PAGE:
The maximum possible amount of drug in rapidly separating microneedles

  • Dan Dan Zhu
  • Xiao Peng Zhang
  • Chang Bing Shen
  • Yong CuiEmail author
  • Xin Dong GuoEmail author
Original Article


There is an increasing concern on the drug loading capacity of microneedles (MNs) to meet higher drug dosage requirement. The present study describes the fabrication of modified rapidly separating polyvinyl alcohol (PVA)-based MNs (RS-P-MNs) with high drug loading using a mechanical agitation process. The drugs encapsulated within the PVA polymer gel by mechanical agitation served as an encapsulating agent for drugs that provide a high drug loading capacity and also release of drugs in a controlled manner. The various parameters such as microscopic analysis, atomic force microscopy (AFM), drug loading, drug delivery efficiency, mechanical test, skin penetration ability, and in vitro and in vivo analyses indicate the great potential of the RS-P-MNs. The maximum drug loading capacity of RS-P-MNs was measured to be approximately 900 ng per microneedle, which was almost a hundred times than the traditional drug encapsulating mode. The in vitro and in vivo results suggested that the controlled release of drugs is due to the encapsulating mode (mechanical agitation) of drugs. The prepared RS-P-MNs with high drug loading in this study provided a gentle and controlled release of drugs instead of the robust release of drugs from traditional MNs.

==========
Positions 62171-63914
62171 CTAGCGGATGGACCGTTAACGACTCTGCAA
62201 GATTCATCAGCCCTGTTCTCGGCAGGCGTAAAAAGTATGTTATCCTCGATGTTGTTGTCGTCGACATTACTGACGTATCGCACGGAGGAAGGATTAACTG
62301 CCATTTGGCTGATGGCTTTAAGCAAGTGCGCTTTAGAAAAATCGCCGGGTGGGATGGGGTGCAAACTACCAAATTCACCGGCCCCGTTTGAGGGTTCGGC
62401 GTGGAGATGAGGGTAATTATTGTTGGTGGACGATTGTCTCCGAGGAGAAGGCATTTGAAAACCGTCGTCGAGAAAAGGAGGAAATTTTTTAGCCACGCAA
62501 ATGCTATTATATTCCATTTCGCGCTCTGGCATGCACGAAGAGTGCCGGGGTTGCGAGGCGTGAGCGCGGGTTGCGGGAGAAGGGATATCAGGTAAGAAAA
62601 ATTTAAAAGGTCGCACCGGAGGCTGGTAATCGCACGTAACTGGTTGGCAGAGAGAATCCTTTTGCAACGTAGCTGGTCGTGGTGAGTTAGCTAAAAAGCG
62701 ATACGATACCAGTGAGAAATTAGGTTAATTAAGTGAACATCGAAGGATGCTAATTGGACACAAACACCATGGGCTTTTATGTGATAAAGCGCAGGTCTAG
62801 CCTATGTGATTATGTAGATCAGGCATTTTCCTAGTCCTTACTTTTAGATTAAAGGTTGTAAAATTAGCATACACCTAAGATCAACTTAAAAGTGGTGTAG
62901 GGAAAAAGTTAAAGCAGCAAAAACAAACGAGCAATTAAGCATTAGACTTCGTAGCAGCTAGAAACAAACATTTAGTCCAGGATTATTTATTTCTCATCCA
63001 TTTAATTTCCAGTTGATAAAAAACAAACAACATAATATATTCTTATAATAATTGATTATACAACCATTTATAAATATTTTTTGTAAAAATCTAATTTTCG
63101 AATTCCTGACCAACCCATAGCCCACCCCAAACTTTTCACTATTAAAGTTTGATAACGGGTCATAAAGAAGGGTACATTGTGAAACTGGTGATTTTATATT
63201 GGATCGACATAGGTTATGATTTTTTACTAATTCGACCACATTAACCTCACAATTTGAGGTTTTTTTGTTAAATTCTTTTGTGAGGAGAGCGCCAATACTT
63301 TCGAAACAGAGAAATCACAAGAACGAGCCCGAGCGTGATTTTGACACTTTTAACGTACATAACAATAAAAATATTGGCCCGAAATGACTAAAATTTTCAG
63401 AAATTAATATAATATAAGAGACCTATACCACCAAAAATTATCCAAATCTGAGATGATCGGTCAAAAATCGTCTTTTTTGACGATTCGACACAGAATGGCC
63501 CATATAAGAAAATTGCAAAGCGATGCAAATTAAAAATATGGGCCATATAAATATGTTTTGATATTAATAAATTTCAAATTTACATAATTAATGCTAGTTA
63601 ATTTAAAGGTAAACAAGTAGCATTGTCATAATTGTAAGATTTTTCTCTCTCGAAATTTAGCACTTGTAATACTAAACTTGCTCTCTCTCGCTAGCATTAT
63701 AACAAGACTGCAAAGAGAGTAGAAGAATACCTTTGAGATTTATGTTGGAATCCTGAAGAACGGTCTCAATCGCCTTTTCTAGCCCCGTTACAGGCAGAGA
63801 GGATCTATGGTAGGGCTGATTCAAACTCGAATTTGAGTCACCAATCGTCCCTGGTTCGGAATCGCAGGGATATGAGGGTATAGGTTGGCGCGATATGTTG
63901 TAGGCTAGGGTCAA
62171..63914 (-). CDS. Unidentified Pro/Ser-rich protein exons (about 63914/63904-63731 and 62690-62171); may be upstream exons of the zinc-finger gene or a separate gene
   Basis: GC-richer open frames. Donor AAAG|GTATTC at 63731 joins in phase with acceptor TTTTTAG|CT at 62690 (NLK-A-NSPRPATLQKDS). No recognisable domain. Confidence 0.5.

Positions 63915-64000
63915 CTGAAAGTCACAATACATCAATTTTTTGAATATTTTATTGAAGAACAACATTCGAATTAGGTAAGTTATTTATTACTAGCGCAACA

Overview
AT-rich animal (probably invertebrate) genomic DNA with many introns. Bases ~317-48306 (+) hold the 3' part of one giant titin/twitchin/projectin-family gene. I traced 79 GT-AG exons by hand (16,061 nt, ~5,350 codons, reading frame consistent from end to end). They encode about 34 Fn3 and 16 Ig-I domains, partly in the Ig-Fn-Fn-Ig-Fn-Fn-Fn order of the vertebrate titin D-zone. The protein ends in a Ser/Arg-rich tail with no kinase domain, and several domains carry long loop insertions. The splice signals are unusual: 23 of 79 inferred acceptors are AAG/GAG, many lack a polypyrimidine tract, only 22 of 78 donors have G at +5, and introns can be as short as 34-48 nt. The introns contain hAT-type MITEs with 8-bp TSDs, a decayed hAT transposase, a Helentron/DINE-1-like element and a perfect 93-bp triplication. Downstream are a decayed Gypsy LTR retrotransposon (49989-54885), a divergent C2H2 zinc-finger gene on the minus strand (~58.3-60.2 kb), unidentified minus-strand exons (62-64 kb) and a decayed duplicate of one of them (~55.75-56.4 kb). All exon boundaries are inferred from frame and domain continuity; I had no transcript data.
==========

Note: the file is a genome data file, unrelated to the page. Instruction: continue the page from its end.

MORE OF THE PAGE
Graphical abstract


Microneedle Polymers Controlled release Rapidly separating 



This work was financially supported by the National Natural Science Foundation of China (51673019, 51873015), the Fundamental Research Funds for the Central Universities and Research projects on biomedical transformation of China-Japan Friendship Hospital (PYBZ1817), and the long-term subsidy mechanism from the Ministry of Finance and the Ministry of Education of PRC.

Compliance with ethical standards

All the animal studies were conducted in accordance with the guidelines of the Ethics Committee of Beijing University of Chemical Technology (BUCT), Beijing, China.

Conflict of interest

The authors declare that they have no conflict of interest.


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Copyright information

© Controlled Release Society 2019

Authors and Affiliations

  1. 1.Beijing Laboratory of Biomedical Materials, College of Materials Science and EngineeringBeijing University of Chemical TechnologyBeijingPeople’s Republic of China
  2. 2.Department of DermatologyChina-Japan Friendship HospitalBeijingPeople’s Republic of China

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